IAB admits to £50m error in UK online ad spend figures
LONDON - The IAB and PricewaterhouseCoopers have today admitted to a £50 million error in their online ad spend figures for the first half of 2009, which show that the internet has overtaken TV to become the UK's biggest advertising medium.
£50m mistake in IAB online ad spend figures uncovered
The initial figures released by the trade body claimed that online classified advertising had grown by 10.6 per cent year-on-year to £385.06 million, helping total online ad spend to hit a record £1.75 billion.
However, on 10th October the IAB and PwC sent an email to IAB members admitting that the data for classified ads had been revised down after a mistake had been discovered.
The revised figures reveal a 3.6 per cent decline for classified advertising to £335.8m. Despite the £49.26m discrepancy, the total online ad spend figure for the first half of 2009 remains unchanged at £1.75bn.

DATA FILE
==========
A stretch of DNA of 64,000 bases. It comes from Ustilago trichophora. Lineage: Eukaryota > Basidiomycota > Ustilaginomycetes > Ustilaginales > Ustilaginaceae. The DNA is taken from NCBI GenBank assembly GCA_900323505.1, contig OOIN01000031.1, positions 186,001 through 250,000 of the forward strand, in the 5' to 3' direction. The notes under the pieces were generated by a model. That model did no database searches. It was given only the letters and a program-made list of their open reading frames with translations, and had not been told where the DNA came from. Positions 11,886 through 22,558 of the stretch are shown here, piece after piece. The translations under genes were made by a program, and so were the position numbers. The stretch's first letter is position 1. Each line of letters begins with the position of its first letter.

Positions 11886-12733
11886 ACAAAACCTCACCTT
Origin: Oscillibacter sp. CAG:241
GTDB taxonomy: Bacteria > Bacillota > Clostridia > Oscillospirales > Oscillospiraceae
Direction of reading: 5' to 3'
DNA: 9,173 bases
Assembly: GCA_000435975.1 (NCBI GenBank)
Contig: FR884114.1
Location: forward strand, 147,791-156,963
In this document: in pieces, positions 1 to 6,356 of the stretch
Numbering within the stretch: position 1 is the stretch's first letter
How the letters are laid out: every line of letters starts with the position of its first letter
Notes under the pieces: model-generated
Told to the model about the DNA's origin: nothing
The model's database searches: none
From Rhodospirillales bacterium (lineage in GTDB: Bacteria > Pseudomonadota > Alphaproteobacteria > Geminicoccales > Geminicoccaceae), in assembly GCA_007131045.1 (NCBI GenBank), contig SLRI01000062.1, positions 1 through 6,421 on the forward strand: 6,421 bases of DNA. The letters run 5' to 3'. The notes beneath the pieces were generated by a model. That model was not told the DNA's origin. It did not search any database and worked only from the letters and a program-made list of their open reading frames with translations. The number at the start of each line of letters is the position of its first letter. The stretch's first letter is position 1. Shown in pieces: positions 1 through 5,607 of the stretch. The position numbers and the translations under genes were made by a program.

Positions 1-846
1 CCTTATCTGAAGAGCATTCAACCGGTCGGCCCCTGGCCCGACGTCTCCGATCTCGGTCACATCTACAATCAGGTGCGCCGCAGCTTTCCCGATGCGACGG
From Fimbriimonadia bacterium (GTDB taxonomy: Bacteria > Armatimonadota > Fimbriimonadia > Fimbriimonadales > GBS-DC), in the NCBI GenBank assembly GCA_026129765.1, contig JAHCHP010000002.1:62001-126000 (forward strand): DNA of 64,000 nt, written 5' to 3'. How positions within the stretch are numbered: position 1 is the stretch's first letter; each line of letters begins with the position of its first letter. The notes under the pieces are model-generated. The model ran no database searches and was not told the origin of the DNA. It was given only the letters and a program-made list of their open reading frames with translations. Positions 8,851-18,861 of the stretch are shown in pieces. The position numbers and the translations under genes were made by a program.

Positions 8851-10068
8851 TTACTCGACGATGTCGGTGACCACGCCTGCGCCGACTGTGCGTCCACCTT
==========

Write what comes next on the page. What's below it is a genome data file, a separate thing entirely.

According to the IAB, the error was due to a mistake made by PwC, which erroneously allocated £49.26m to classified advertising, when in fact it should have been recorded for search.
The error was only identified after the IAB had released the results, forcing the trade body to contact its members alerting them to the discrepancy.
As a result the figures for classified advertising were revised down, while search was revised up to £1.1bn, an increase of 11.8 per cent year-on-year.
IAB chief executive Guy Phillipson insists the mistake does not affect the total £1.75bn attributed to online advertising or its 23.5 per cent share of UK ad spend, meaning the internet is still bigger than TV, which raked in £1.64bn in the first half of 2009.
"The topline is completely unaffected," he said. "Marketers spend nearly £1 in ever £4 online and this remains unchanged."
Phillipson described the discrepancy as a "straight-forward mistake" and insisted that the way the figures are compiled remains "completely rigorous".
However, PwC claims that "additional safeguards" are being put in place to prevent similar issues arising in the future.
Eva Berg-Winters, new media specialist at PwC, said the discrepancy arose from "high levels of uncertainty" in the market, which resulted in media owners and agencies repeatedly changing the data being submitted.
This article was first published on marketingmagazine.co.uk
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